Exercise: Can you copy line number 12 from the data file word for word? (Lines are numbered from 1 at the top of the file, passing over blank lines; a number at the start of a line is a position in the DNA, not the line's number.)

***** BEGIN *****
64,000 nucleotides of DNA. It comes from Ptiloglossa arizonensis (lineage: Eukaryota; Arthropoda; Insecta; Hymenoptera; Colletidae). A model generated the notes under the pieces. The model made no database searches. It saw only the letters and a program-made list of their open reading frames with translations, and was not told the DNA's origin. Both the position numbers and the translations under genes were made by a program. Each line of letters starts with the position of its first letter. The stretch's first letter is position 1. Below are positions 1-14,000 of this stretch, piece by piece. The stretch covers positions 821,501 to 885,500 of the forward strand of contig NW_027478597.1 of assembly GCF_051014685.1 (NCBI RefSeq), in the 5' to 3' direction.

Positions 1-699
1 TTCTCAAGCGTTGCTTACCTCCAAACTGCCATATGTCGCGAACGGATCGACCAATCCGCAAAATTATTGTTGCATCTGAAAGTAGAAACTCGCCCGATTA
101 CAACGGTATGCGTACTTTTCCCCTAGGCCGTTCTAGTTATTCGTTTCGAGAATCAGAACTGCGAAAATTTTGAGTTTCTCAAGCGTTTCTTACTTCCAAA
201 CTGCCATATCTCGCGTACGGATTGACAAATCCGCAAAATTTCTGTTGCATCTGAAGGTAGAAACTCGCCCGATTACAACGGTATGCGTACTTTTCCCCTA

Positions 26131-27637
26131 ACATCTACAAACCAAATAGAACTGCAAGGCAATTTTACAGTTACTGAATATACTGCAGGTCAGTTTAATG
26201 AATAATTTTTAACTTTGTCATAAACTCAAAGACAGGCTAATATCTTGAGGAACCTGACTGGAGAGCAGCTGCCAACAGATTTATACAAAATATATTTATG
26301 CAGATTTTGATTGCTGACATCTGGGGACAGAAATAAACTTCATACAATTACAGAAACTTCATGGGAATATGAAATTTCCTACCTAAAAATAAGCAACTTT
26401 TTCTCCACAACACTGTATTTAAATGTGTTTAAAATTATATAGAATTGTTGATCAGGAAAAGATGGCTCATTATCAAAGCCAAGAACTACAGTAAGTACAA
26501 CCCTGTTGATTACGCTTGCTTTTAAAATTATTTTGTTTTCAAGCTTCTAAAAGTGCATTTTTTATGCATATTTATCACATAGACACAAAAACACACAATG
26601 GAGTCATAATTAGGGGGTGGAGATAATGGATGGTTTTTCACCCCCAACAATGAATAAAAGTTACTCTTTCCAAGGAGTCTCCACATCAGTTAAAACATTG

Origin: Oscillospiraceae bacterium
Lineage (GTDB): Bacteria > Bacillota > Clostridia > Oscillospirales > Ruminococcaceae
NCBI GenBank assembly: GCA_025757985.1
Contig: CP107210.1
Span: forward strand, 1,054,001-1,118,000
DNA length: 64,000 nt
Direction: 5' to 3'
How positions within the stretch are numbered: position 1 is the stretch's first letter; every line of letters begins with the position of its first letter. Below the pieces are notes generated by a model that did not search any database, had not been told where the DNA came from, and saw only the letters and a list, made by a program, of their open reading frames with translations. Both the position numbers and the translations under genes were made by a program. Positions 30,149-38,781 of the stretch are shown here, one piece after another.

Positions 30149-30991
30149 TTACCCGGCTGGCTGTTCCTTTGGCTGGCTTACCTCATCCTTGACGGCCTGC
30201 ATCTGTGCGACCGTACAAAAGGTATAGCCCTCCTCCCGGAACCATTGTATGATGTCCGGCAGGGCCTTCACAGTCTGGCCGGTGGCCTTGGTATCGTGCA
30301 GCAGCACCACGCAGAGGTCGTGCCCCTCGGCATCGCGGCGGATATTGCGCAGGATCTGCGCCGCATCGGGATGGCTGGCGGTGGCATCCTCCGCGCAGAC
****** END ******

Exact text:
26601 GAGTCATAATTAGGGGGTGGAGATAATGGATGGTTTTTCACCCCCAACAATGAATAAAAGTTACTCTTTCCAAGGAGTCTCCACATCAGTTAAAACATTG